My sister already has dibs on the steering wheel cover, but if anyone needs parts for a Plymouth Acclaim or a Mitsubishi 3.0 before we scrap her, you know who to call. And if anyone local sees a decent American car sitting around for sale that costs as much as a nice notebook computer, let me know. You can ignore the Fords.

On a better note, the proofs for my newest paper came this evening, and most of the errors were already corrected by the editors. Maybe things will start looking up soon.


Although I'm not usually material, cars are like friends to me. They each have a personality independent of the one I give them. Cars aren't a dull mode of get form A to B for me. They are things I use as much for the way that they are used as for their utility, and that I try like crazy to know and understand them. Cars are not just transportation, they are an experience.

Although the disappearance of a car and the appearance of a new one is no more traumatic than painting a room, active involvement in disposal of a car is just not fun. I get sad when I see pictures or videos of cars rotting in scrapyards or being destroyed in crushers. It's worse to be there, and worse still if the car is a friend.

I finished my PhD six weeks ago. My adviser has a history of his students' cars dying soon after graduate school, so this shouldn't surprise me. In a perfect world, you could choose between the university giving you a printed diploma or a new car.

John will be along soon to tell me that I don't want an American car, but what I really want is a Subaru station wagon, so nobody else needs to suggest that.

Thank you for dealing with my quirkiness.


17 September 2007

Ode To My Sister

I have to post this, because my sister is the coolest person in the world. Among her accomplishments are

--Actually doing her school work when we were homeschooled

--Living with me for years and not going insane.

--Doing missionary work in Oman... during high school

--Getting screwed over by a college financial aid office, but then cleaning up their mess and doing what she wanted to do

--Teaching math to middle school and high school students, seeing all the problems, and just getting on with doing her job the best she can anyway

For the past few weeks, I have seen her almost every day for the first time since back before I got married. I always enjoyed when she could visit us while I was in grad school. What I had forgotten is that even if I do see her every day, she never gets boring, she never gets in the way, and she never stops caring about what matters to her. Seriously. Many times in the past few weeks I've shooed her out the door before I wanted to shoo her, not because I want to get rid of her but because she and I are both dawdling while she needed to get work done or get to bed. I have a lot of fun with her when we're just in the same room living. We don't need to do anything special, we just know how to be under the same roof together and make the best of it. It transcends friendship. That's what 25 years together does to people.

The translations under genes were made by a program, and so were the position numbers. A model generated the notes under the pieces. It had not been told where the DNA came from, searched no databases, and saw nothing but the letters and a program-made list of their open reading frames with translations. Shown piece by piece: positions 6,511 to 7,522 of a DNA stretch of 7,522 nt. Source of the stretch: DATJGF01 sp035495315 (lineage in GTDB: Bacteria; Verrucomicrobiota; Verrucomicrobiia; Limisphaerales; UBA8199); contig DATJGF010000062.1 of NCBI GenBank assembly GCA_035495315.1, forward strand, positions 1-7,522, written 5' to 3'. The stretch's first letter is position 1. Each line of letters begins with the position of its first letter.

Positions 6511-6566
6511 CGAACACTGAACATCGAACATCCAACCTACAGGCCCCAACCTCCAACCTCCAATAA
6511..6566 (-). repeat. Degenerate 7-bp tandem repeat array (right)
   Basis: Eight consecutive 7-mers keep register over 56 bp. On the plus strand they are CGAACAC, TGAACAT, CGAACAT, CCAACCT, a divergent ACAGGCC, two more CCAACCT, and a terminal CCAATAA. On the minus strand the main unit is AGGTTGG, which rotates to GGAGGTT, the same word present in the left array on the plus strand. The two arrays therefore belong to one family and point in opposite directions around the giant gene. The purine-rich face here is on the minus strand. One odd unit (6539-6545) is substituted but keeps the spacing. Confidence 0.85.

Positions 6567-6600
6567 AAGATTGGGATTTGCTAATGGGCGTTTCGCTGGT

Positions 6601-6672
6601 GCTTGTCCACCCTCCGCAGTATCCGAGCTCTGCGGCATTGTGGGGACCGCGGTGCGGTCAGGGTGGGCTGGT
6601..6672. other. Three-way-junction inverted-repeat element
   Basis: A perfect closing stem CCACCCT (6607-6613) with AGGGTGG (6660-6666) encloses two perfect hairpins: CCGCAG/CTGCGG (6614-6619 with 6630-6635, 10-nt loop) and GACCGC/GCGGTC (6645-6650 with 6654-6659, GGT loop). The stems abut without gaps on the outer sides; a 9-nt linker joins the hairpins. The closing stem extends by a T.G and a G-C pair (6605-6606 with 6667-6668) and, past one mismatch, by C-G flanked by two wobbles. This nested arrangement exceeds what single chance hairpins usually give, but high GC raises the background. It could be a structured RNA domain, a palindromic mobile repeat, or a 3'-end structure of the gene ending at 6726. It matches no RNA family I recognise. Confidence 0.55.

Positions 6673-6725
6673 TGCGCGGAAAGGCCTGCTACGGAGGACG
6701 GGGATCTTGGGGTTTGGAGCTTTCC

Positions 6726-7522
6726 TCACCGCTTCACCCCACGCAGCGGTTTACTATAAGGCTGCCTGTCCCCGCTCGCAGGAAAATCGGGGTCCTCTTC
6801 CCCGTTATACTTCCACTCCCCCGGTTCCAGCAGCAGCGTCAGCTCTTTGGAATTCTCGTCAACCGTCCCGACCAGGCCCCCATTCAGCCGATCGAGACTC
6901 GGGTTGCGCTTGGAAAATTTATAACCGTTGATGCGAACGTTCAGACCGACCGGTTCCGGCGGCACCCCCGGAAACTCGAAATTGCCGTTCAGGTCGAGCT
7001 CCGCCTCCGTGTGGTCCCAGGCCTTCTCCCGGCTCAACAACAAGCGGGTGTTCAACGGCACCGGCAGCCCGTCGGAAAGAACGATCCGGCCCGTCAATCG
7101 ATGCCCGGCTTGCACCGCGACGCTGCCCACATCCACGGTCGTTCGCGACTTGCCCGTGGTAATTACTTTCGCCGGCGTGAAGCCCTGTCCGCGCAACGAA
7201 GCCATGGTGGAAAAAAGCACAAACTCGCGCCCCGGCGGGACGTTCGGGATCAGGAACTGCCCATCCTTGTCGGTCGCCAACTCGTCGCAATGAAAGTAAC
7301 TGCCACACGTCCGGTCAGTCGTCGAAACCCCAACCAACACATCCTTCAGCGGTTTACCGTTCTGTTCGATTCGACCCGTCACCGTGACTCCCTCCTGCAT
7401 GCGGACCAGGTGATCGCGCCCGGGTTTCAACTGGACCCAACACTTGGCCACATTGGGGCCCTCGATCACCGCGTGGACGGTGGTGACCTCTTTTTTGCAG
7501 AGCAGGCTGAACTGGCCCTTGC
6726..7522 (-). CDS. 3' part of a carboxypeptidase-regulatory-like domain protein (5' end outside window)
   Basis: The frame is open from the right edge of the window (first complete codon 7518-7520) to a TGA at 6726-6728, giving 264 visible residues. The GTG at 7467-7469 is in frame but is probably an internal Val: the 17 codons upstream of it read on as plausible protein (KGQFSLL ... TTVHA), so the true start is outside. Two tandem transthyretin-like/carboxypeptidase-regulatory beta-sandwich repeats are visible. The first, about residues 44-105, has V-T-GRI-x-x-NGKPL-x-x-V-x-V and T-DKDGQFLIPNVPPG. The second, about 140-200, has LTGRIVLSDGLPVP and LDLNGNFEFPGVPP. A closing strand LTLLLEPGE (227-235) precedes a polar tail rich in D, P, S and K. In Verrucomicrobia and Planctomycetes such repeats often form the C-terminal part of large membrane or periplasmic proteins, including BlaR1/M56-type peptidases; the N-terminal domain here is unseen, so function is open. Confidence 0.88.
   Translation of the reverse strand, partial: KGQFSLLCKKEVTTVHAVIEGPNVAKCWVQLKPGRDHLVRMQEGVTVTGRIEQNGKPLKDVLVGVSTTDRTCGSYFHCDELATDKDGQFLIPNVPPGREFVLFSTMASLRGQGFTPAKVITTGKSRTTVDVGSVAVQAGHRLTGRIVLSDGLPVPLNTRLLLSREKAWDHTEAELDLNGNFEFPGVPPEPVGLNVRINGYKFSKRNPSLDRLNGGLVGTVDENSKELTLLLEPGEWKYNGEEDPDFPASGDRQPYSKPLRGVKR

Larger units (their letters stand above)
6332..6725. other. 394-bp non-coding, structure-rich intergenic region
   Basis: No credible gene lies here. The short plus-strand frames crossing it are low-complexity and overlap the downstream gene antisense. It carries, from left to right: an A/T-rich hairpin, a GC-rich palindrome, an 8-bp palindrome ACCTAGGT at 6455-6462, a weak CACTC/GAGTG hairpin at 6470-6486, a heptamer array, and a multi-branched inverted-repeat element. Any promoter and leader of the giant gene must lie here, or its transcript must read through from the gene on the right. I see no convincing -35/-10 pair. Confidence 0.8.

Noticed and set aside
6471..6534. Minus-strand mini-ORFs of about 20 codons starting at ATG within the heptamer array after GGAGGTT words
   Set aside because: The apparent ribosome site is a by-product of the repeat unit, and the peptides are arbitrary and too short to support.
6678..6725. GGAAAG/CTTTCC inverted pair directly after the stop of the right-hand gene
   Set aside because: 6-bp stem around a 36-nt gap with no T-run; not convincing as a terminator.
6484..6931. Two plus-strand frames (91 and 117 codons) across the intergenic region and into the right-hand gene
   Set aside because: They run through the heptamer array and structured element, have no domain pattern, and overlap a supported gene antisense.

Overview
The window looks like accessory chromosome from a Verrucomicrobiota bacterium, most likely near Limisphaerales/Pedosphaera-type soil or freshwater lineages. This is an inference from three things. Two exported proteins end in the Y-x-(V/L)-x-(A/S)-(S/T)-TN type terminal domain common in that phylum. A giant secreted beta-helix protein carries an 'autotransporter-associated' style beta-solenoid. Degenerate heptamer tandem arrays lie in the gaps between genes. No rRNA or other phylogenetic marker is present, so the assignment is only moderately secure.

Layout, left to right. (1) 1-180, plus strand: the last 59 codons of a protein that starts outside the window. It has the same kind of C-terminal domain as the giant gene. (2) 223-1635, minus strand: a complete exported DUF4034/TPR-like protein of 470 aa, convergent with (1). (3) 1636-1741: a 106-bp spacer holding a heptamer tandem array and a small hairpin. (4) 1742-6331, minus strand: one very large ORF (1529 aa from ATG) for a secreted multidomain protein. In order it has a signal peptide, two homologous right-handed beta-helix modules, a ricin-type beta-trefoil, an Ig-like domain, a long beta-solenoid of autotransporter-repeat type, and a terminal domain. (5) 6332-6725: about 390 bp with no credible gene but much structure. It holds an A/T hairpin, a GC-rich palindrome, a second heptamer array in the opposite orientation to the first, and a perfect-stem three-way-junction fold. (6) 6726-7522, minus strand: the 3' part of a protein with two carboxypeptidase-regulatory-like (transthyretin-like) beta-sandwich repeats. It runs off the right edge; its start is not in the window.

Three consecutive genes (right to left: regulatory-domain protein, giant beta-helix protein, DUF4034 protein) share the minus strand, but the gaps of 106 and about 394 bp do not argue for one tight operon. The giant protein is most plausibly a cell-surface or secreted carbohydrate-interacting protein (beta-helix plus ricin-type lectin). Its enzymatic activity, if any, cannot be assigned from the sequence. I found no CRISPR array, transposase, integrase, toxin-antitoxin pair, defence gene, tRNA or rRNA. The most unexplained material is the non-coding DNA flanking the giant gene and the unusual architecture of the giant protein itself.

On a practical level, my sister is also so selflessly helpful, which is something she does that is special. She comes over after work, and even after spending a day teaching in a hot classroom and driving with traffic, she then cleans, cooks, holds the crying baby, changes diapers, accompanies one of us shopping, or does whatever else needs to be done. I often can't ask for more from her, not because I'd feel like I was using her but because I actually can't ask for more. Many times she volunteers on her own.

So, thanks to my sister, who has made the last few weeks of my life much more bearable and enjoyable. I owe her a few, and in the great scheme of families I'm sure I'll get my chance.

Of course, I'll probably whine and complain about it, too, but even though she never complains a bit she knows me well enough not to take all of my grumping seriously....


Bite Me

Item 1: John McCain being silly?

No, he isn't. I can say that because I'm nearly Episcopalian myself. Looking at my friends from all over who are Episcopalian, I would fit in rather well in their circles. At the same time, due to some points of theology and culture, I would have to lose a few other options before I would go to an Episcopal church. Baptist is lower on my list than Episcopalian, though. I've had enough bad experiences with self-proclaimed Baptists that I avoid them.

Perhaps john McCain is jumping for votes. Perhaps he's had a struggle to identify his faith. Perhaps both are true. We do him a disservice to immediately conclude only the first option. While on one hand he has been politically snuggling some creepy fundamentalists, on the other hand he has been doing this Baptist thing for quite a long time. If he had recently changed churches, at the time that he started playing fundamentalist conservative, I would be a little more concerned about his motives. As it stands, I think we who are not close to him know too little to decide on his motives.

Item 2: Baby Questions

Only one person asked me about the presence of any particular parts in my child's nether-regions, and that person read my blog.

This week's questions and comments were much more confusing because they were a random combination of the questions and comments from the last three weeks. It was enough that I didn't want to say any of the things I previously wanted to say. By the time we left for home I just wanted to walk around the church with a t-shirt that said "Here's Your Sign."